Regardless of the category of situations an employee finds themselves in, Ohio law protects the employee from disciplinary or retaliatory action taken against them as a result of taking action.12 Specifically, the employer cannot terminate or suspend the employee, withhold salary increases or benefits, transfer or reassign the employee, deny the employee a promotion, or reduce the employee’s pay or position.13
However, if the employer fails to adhere to the law, and takes retaliatory or disciplinary action against an employee as a result of the employee’s report of the violation, the employee can bring a civil action against the employer.14 The employee must bring suit within 180 days after the date the disciplinary or retaliatory action was taken by the employer.15 An employee bringing suit may be entitled to reinstatement of his or her position, payment of back wages, reinstatement of any fringe benefits and seniority rights, or any combination of these remedies as the court deems appropriate.16 The employee may also be awarded reasonable attorney fees associated with the action. 17
In addition to the protection and remedies provided pursuant to O.R.C. § 4113.52, the employee may also bring common-law claims, such as public policy or wrongful discharge, to collect additional damages if the remedies under the whistleblower statute are not adequate to fully compensate the aggrieved employee.18 Remedies afforded under the whistleblower statute may not fully compensate an employee in situations where reinstatement of employment is implausible due to hostility between the employee and the former employer.19 Where reinstatement is impractical, front pay is an alternative equitable remedy to compensate the employee. Further, under the common-law wrongful discharge doctrine, the employee can be awarded punitive damages they can establish that the employer acted with actual malice, and the court concludes that such damages would serve to deter the retaliatory conduct.20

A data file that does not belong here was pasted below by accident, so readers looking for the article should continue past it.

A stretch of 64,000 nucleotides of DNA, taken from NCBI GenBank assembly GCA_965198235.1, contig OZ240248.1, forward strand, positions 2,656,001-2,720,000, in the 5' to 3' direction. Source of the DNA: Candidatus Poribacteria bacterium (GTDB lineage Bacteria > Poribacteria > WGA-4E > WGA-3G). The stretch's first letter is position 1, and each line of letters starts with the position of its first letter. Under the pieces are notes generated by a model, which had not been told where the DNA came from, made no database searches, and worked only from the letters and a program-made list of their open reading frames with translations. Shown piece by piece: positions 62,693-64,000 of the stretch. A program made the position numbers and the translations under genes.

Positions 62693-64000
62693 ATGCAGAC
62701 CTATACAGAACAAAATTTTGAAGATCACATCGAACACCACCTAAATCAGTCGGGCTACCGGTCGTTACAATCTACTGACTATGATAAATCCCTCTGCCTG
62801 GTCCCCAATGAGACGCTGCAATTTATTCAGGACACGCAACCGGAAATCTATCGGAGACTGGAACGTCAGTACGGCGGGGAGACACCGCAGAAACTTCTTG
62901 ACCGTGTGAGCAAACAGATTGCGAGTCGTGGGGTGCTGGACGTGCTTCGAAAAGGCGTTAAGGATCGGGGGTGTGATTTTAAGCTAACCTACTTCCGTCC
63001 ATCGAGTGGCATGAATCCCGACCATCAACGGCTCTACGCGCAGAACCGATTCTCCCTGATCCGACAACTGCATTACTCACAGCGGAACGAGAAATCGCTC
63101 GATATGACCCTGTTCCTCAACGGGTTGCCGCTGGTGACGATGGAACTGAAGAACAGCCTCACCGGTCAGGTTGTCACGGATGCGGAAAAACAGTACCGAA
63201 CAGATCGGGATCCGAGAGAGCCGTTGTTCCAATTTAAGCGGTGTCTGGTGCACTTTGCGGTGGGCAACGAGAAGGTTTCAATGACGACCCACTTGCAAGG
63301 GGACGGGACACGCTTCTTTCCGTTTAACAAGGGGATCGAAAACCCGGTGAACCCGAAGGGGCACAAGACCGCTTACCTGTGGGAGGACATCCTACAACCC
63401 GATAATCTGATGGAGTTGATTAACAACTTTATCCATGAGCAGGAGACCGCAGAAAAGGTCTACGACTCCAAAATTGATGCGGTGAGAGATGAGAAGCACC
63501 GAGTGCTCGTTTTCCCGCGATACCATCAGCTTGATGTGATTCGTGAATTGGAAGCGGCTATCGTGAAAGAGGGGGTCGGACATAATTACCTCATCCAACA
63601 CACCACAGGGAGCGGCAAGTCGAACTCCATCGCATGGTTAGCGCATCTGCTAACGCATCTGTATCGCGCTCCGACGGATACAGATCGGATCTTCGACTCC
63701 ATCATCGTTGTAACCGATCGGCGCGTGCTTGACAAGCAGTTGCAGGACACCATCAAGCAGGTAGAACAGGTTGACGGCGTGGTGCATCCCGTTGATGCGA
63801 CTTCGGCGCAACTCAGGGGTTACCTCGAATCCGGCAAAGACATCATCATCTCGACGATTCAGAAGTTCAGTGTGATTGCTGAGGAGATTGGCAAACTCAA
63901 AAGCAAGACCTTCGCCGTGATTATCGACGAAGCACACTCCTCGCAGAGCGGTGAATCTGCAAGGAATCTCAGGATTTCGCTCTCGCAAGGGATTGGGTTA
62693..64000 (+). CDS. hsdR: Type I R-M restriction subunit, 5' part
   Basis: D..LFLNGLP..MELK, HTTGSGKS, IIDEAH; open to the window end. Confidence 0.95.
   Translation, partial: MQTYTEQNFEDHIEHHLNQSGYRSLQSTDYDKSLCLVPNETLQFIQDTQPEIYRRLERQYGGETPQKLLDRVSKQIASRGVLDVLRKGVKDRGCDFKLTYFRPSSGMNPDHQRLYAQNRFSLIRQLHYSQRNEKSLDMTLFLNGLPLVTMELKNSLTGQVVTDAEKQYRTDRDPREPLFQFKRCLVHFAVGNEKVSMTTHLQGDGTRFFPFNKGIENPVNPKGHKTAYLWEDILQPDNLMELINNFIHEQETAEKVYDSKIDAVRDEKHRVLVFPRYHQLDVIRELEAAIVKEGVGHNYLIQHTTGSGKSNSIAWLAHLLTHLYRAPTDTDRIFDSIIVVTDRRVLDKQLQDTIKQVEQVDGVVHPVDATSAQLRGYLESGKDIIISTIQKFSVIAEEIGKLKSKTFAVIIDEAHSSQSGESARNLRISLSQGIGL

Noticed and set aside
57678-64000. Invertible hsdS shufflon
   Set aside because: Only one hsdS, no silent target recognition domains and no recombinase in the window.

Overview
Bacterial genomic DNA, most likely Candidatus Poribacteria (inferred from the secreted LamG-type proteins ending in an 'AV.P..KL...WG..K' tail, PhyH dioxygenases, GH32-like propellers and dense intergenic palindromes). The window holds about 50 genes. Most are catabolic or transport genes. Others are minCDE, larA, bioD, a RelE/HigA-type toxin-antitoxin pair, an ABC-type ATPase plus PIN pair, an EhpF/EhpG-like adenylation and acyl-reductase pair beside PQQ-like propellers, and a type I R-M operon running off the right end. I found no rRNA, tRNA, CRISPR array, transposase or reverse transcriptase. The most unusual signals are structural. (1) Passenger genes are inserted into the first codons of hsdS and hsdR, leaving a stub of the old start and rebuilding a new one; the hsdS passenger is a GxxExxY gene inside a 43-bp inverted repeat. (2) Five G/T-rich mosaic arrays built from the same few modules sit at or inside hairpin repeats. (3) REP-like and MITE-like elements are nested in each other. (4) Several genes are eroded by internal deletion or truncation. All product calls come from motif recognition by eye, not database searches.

It is important for employees to know their rights and the proper procedure for reporting employer violations. If you have learned of an employer violation during the course of your employment, and have been retaliated or disciplined as a result of reporting the violation, you may have a viable claim under Ohio law.
By Craig T. Matthews, Esq., a business, employment, and litigation lawyer from the Dayton and Cincinnati, OH area, with assistance from Mary Kraft.
1 O.R.C.§ 4113.52(A)(1)(a).
2 O.R.C.§ 4113.52(A)(1)(a).
5 O.R.C.§ 4113.52(A)(1)(b).
6 O.R.C.§ 4113.52(A)(1)(a)
7 O.R.C.§ 4113.52(A)(2).
8 O.R.C.§ 4113.52(A)(2).
9 O.R.C.§ 4113.52(A)(2).
10 O.R.C.§ 4113.52(A)(3).
11 O.R.C.§ 4113.52(A)(3).
12 O.R.C.§ 4113.52(B).
13 O.R.C.§ 4113.52(B).
14 O.R.C.§ 4113.52(D).
15 O.R.C.§ 4113.52(D).
16 O.R.C.§ 4113.52(E).
17 O.R.C.§ 4113.52(E).
18 Kulch v. Structural Fibers, 1997-Ohio-219, 78 Ohio St. 3d 134, 155.
19 Auvenshine v. Troy Sch. Dist., CIV.02-60223, 2006 WL 2070055, at *2 (E.D. Mich. July 26, 2006).
20 Limbacher v. Penn-Ohio Coal Co., 2002-Ohio-2870, ¶ 56 (5th Dist. 2002); Daniels v. Fraternal Order of Eagles Aerie of Tecumseh # 979, 2005-Ohio-3657, ¶ 22, 162 Ohio App. 3d 446, 453 (2nd Dist. 2005).